Since learning how to knit at the age of ten, it is unnecessary to say that I have accumulated somewhat of a hillock of knitting projects. There have been tons of sweaters knitted just for the store alone. And, don’t get me wrong. I do enjoy putting on that finished sweater and prancing around the house, singing “I made this! I am a genius!” (Let’s face it. There is nothing like self praise). I have gone the gamut from socks, baby sweaters, afghans, and gloves. I have nurtured a healthy addiction to all aspects of felting, from dry needle to knitted felting. But, far and above everything else, I LOVE making scarves. Why, you may ask? Okay. I will tell you.
There are limitless types of scarves. It is an ideal first project. It can be a very basic design, but made out of a luxury fiber, it can be spectacular. When I am teaching someone to knit, we start with a simple scarf. But, it is my belief that using a quality yarn and great needles makes knitting easier to learn, and ends with a much nicer scarf. I start out with either Spud and Chloe Sweater, or Malabrigo Worsted and a pair of Lantern Moon Featherlights (My new favorites). The process of knitting with these great materials is aesthetically pleasing, especially for a new knitter. Who needs a sharp, well made needle more than a new knitter? Also, the end result inspires the new knitter to continue knitting. Extra bonus here: it always fits!
Let’s go to the other side of the spectrum. The experienced knitter. Here again, a scarf project offers an exciting and rewarding knitting experience. It also allows the knitter to create his or her own designs. I have created several scarves, and love all of them. The potential is endless.
From Habu to Jade Sapphire Mongolian Cashmere, a scarf can be a work of art. It can be as unique as the knitter. So, in honor of the scarf, I am dedicating my blog to the making of the scarf for a while. In each blog, I will feature a scarf that, either I have made, or someone else has made that I feel is remarkable and want to share. I just finished a new one, made out of ShiBui Yarns, that, up to this time, I would have to say is my all time favorite. I loved making it, and I love the way it turned out.
The Four By Four Scarf is made with ShiBui yarns doubled and/or run together in a series of color changes. It is a luxurious 92″, and is amazingly soft with a great drape. When people see and touch it, they immediately want to make it. So, I am putting the knitting pattern for it in my blog:
The Four-By-Four Scarf
This scarf is knitted in the twisted stockinette stitch, combining two and/or three yarns held together.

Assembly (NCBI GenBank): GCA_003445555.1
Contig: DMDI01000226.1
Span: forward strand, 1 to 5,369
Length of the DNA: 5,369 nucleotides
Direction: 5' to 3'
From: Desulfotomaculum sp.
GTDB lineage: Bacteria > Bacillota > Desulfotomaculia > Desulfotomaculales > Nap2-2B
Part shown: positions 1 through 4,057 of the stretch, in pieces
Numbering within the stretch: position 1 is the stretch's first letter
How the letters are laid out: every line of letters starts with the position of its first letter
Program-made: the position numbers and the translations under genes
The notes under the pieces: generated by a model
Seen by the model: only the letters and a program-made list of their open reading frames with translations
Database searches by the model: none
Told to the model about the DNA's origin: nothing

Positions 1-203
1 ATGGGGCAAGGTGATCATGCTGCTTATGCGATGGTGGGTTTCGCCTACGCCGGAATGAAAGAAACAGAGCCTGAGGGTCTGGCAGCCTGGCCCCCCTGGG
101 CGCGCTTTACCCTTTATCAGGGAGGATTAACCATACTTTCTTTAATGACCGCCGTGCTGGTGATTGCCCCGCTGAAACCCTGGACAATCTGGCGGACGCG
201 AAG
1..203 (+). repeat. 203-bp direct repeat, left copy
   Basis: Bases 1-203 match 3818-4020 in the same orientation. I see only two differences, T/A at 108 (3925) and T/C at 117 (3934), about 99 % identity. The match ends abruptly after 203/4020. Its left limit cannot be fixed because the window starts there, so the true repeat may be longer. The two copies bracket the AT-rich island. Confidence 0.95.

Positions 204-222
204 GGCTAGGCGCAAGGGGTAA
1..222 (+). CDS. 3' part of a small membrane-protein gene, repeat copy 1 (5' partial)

Finished length: 92″
- 4,6 skeins of ShiBui Cima, color Field (A)
- 1 skein ShiBui Silk Cloud, color Field (B)
- 4,6 skeins ShiBui Pebble, color Ivory (E)
- 1 skein ShiBui Silk Cloud, color Flaxen (F)
- 4,6 skeins ShiBui Pebble, color Sidewalk (C)
- 1 skein ShiBui Silk Cloud, color Caffeine (D)
- Size 5 needles ( I am recommending straights because, when working with Silk Cloud, a circular can be challenging. I recommend a sharp, wooden needle. My preference is Lantern Moon.)
- Chibi darning needle
Gauge: 22 stitches to four inches
Twisted Stockinette Stitch: This stitch is similar to the Stockinette Stitch. The difference being that the knit stitch is knitted into the back loop. The purl stitch is the same traditional purl stitch.
This scarf is knitted in increments of four to eight inch squares, with various yarns held together. The entire scarf is knitted in the Twisted Stockinette Stitch.
Cast on 80 stitches
Block 1: With two of A held together, knit 8 inches.
Block 2: With two of A and one B held together, knit 4 inches
Block 3: With one B and two of C held together, knit 4 inches
Block 4: With two of C held together, knit 8 inches
Block 5: With two of C and one D held together, knit 4 inches
Block 6: With two of D held together, knit 8 inches
Block 7: With yarns E and D held together, knit 4 inches
Block 8: With two of E held together, knit 8 inches
Block 9: With two E and one F held together, knit 4 inches
Block 10: With two A and F held together, knit 4 inches
Block 11: With two of A held together, knit 8 inches
Block 12: With two A and one B held together, knit 4 inches
Block 13: With two C and one B together, knit 4 inches
Block 14: With two of C held together, knit 8 inches
Block 15: With two C and one D held together, knit 4 inches
Block 16: With two of yarn E held together, knit 8 inches
Cast off loosely.
A Tip: I have learned from running yarns together that hand winding the yarns in balls works much better than cakes from a winder and swift. Because of gauge differences, the cakes will unroll at different rates. The balls unroll at similar rates and allows the yarns to sit smoothly together as you knit, instead of one looping on the other. It might be a bit more work to hand wind them all, but you will have an easier time knitting with them
Finishing: I am a major fan of blocking. However, in the case of this scarf, I found that using a steam iron directly on the scarf gave it the look I preferred. It softened and flattened it into more of a fabric. If you prefer to block it, that will work as well.
This scarf has already been made using a different color combination of ShiBui yarns. Feel free to browse our website to either imitate my design, or create one of your own. The beauty of the ShiBui color range is that you really can’t make a mistake putting colors together. They all work. So have fun and make one of these scarves. Hope you love it as much as I do.